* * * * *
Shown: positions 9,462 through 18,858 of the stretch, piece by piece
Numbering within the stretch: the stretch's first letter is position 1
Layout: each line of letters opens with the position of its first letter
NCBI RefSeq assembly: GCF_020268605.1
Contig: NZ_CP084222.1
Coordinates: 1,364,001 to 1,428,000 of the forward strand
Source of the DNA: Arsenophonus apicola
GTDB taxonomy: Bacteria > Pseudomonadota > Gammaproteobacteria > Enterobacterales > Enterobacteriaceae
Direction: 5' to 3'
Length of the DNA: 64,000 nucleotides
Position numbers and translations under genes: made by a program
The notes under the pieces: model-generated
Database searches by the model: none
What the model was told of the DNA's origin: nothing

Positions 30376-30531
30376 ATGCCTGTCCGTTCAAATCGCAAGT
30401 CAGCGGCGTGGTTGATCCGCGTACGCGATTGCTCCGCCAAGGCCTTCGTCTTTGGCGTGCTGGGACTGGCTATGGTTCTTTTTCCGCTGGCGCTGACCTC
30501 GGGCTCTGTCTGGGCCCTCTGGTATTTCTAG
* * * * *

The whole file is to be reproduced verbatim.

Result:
Shown: positions 9,462 through 18,858 of the stretch, piece by piece
Numbering within the stretch: the stretch's first letter is position 1
Layout: each line of letters opens with the position of its first letter
NCBI RefSeq assembly: GCF_020268605.1
Contig: NZ_CP084222.1
Coordinates: 1,364,001 to 1,428,000 of the forward strand
Source of the DNA: Arsenophonus apicola
GTDB taxonomy: Bacteria > Pseudomonadota > Gammaproteobacteria > Enterobacterales > Enterobacteriaceae
Direction: 5' to 3'
Length of the DNA: 64,000 nucleotides
Position numbers and translations under genes: made by a program
The notes under the pieces: model-generated
Database searches by the model: none
What the model was told of the DNA's origin: nothing

Positions 30376-30531
30376 ATGCCTGTCCGTTCAAATCGCAAGT
30401 CAGCGGCGTGGTTGATCCGCGTACGCGATTGCTCCGCCAAGGCCTTCGTCTTTGGCGTGCTGGGACTGGCTATGGTTCTTTTTCCGCTGGCGCTGACCTC
30501 GGGCTCTGTCTGGGCCCTCTGGTATTTCTAG